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Book Review: MacArthurHis Rendezvous with History by Major Gen. Courtney Whitney


New York: Alfred A. Knopf. 547 pages. $6.75.

When all of the participants in the strange politico-military drama identified by the name of General MacArthur shall have passed from the scene, and the passions it has engendered will have followed them to the grave, we may get to the bottom of the plot. It will then be known why a general and his armies were sent by his political superiors into battle for the purpose of either losing it or, at least, not winning it. Was it political miscalculation, sheer bungling, or was it confusion touched with a bit of treason?

Among the books which the cool historians of the future will have to use as source material will be MacArthur His Rendezvous with History, written by the general’s aide and confidant during the Pacific Wars, Maj. Gen. Courtney Whitney. This is quite obviously a eulogy by a close friend. And yet, it is so replete with documentary evidence of what went on in the troublous days between Australia and Korea that the book cannot be passed over as sheer idolatry. There is too much meaning for that in the dispatches between field headquarters and Washington, heretofore unpublished, and the course of events have so vindicated the prognostications of the general that one is inclined to ask whether the politicians who opposed him were blind or vicious, regardless of Gen. Whitney’s opinions.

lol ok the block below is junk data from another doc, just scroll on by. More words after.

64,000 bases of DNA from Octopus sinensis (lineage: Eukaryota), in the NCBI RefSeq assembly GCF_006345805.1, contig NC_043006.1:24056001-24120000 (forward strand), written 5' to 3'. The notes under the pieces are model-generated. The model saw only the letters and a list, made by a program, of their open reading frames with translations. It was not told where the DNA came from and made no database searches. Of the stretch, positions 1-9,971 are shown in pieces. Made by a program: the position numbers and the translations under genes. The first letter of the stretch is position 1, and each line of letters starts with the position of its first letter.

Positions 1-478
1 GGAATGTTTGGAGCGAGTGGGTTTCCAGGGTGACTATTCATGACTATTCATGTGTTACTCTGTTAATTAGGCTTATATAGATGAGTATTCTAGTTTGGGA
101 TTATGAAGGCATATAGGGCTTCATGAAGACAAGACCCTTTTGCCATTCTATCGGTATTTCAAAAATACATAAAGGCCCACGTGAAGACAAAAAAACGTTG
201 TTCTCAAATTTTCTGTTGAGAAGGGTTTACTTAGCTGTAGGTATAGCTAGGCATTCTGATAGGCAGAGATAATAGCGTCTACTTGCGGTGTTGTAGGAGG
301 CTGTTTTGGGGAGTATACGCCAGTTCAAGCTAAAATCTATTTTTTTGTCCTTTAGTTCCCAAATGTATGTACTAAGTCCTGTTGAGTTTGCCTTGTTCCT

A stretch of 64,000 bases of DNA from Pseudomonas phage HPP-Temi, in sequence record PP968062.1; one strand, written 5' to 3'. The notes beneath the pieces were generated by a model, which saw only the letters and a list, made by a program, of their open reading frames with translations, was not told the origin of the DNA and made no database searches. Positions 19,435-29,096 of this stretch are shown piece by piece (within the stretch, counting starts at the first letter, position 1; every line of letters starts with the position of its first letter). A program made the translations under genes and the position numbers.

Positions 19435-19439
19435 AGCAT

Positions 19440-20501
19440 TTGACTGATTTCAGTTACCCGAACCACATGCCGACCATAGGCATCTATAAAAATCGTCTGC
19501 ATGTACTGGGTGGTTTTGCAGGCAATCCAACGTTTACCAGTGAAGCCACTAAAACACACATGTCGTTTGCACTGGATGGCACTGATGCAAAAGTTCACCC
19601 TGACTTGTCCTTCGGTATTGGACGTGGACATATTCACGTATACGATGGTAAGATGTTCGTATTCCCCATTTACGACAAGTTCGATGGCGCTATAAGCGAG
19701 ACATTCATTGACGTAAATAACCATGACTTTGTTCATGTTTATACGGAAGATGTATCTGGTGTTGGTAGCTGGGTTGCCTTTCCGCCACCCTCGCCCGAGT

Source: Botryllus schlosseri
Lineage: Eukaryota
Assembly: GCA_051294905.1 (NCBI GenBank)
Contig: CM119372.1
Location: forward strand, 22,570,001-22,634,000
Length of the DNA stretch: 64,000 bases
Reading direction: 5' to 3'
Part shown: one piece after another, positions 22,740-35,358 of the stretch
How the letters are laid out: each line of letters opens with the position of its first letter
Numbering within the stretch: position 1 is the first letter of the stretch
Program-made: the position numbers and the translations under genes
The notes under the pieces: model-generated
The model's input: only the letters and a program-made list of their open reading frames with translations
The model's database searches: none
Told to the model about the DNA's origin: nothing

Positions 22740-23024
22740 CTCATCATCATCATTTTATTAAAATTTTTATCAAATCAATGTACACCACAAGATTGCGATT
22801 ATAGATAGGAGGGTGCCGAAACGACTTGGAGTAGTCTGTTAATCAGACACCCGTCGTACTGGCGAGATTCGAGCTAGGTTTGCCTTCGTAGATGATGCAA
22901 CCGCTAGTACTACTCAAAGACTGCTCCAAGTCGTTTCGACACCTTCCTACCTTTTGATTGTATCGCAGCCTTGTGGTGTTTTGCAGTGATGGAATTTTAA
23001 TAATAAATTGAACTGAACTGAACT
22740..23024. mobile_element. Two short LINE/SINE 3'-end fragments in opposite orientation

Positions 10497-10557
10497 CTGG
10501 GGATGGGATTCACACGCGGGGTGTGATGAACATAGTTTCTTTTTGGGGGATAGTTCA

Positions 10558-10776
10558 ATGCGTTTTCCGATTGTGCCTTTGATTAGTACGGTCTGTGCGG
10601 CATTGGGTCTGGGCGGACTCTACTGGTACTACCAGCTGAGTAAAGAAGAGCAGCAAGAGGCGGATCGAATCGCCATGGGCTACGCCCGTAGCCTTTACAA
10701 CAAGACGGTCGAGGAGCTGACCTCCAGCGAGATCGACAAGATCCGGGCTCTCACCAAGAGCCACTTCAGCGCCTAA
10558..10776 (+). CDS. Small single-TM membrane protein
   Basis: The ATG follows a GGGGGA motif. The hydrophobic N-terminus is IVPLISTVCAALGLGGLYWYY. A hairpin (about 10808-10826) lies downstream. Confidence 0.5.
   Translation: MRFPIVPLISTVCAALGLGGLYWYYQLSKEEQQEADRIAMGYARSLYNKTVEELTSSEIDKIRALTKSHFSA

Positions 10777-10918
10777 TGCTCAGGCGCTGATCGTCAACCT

Until history can pass unbiased judgment, the book will serve as good reading. It is about a man, a man of great military genius (even his enemies are compelled to admit that), a man of principle and the moral courage to back up his convictions. That makes the story interesting. And, despite the long quotes that the author felt impelled for historical reasons to include, it is written in a lucid style; one learns to skip the quotations (the first sentence or two give the meaning of the whole passage), and then one has a tale as vivid as fiction. It is hard to put the book down once you have started to read it.

Frank Chodorov


April 1956

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April 2014

Around the world, people are struggling to throw off authoritarianism, with deeply mixed results. From Egypt to Venezuela, determined people build networks to overthrow their regimes, but as yet we have not learned to live without Leviathan. In this issue, Michael Malice and Gary Dudney discuss their glimpses inside totalitarian regimes, while Sarah Skwire and Michael Nolan look at how totalitarian regimes grind down the individual--and how individuals fight back. Plus, Jeffrey Tucker identifies a strain in libertarianism that, left unchecked, could reduce even our vibrant movement to something that is analogous to the grim aesthetic of architectural brutalism. The struggle for our lives and freedom is a struggle for beauty; it begins inside each of us.
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